New DNA Test Confirms That An Endangered Wolf Thought To Be A Coyote Was In Fact Killed In New York State By A Hunter Last Year

The New York State Department of Environmental Conservation (DEC) recently confirmed that an animal killed by a hunter in Cherry Valley, Otsego County, during the 2021 coyote hunting season was in fact a male wolf.

As per a statement released by the DEC, initial DNA analysis completed this summer mistakenly determined the wild canid to be most closely identified as an Eastern coyote.

This is the third confirmed wolf identified in the wild in New York in the past 25 years. Wolves are, and continue to be, protected in New York State as an endangered species.

Currently, the origin of this Otsego animal is unknown. DNA tests indicate that the animal is most likely from the Great Lakes population of wolves, which currently have no established populations in any adjacent state and no known wolves closer than Michigan. It is unknown if this animal was a wild animal that moved into New York or if this was a captive-bred animal that was released or escaped. Captive wolves released into the wild in New York have been documented in the past.

New York is home to a well-established, self-sustaining population of Eastern coyotes. Eastern coyotes are distinguished from coyotes west of the Mississippi by being slightly larger in size, weighing approximately 40 pounds more, and having a mix of coyote, wolf, and dog ancestry. Eastern coyotes are found throughout New York and populations are stable in most regions.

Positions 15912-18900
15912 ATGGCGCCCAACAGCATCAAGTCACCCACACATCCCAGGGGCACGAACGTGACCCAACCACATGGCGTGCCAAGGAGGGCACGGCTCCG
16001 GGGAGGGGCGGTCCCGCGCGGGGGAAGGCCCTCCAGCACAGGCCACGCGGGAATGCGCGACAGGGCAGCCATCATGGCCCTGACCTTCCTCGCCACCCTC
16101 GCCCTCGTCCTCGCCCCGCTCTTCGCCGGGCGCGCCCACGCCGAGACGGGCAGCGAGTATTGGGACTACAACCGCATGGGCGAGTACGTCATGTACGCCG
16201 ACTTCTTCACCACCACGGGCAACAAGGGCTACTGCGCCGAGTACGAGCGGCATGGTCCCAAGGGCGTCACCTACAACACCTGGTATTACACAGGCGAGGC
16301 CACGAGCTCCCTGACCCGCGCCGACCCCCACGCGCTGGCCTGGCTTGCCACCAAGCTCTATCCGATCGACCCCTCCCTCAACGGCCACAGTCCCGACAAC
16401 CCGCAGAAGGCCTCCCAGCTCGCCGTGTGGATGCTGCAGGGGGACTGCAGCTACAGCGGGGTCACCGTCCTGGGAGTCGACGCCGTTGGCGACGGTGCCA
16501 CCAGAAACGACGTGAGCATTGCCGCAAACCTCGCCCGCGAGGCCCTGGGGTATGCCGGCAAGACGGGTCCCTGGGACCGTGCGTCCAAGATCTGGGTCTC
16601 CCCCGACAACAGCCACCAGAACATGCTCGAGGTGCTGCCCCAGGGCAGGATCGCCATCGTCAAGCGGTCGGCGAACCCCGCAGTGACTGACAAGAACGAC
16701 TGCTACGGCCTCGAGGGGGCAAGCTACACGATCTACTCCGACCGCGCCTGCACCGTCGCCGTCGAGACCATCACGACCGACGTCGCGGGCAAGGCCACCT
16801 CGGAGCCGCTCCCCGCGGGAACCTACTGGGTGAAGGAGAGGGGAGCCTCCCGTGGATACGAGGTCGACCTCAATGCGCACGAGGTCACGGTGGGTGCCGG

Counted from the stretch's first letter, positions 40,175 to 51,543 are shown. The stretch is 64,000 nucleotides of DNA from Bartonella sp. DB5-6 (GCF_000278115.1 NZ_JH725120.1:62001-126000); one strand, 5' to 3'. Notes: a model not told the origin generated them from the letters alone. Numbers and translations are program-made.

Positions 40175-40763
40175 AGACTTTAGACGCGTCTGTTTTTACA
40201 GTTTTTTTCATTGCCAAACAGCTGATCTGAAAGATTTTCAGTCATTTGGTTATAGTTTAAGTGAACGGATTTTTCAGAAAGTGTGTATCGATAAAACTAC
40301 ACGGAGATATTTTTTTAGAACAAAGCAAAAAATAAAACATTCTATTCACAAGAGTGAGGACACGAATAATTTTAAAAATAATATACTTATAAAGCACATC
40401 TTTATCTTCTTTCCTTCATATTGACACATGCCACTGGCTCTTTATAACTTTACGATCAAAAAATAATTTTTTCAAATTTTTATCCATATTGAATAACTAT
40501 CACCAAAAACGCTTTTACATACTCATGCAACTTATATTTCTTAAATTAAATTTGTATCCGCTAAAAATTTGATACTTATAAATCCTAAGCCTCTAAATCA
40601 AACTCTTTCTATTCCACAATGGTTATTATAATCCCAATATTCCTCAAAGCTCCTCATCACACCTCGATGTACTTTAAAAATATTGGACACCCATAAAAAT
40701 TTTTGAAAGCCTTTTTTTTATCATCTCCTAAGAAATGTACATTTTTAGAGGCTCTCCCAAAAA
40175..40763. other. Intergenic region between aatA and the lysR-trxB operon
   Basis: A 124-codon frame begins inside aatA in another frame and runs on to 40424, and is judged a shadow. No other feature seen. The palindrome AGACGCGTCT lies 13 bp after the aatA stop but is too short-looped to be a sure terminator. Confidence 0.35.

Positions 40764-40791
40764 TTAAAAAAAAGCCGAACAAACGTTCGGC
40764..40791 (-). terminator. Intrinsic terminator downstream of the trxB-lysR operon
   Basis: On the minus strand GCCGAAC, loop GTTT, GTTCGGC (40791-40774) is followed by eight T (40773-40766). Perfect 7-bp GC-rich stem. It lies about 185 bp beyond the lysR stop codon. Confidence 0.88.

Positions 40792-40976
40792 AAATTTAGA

At present, the natural recolonization of wolves in New York is unlikely. For a pack of wolves to be established in the state, breeding populations of female wolves would need to return to the state and breed with male wolves which typically roam farther from their packs. DEC will monitor for additional signs of wolf presence and encourages the public to report sightings of unusually large animals in New York State.

The sighting of this wolf is a testament to New York State’s record of protecting habitat. which has greatly benefited wildlife populations, as noted by the return of moose and the Great Lakes piping plover to suitable habitat within the state.

DEC will continue to work with federal, state, and local partners to advance additional conservation actions to continue to build a network of protected landscapes that provide habitat for threatened and endangered species throughout the state.

You can help all animals and our planet by choosing compassion on your plate and in your glass. #GoVeg

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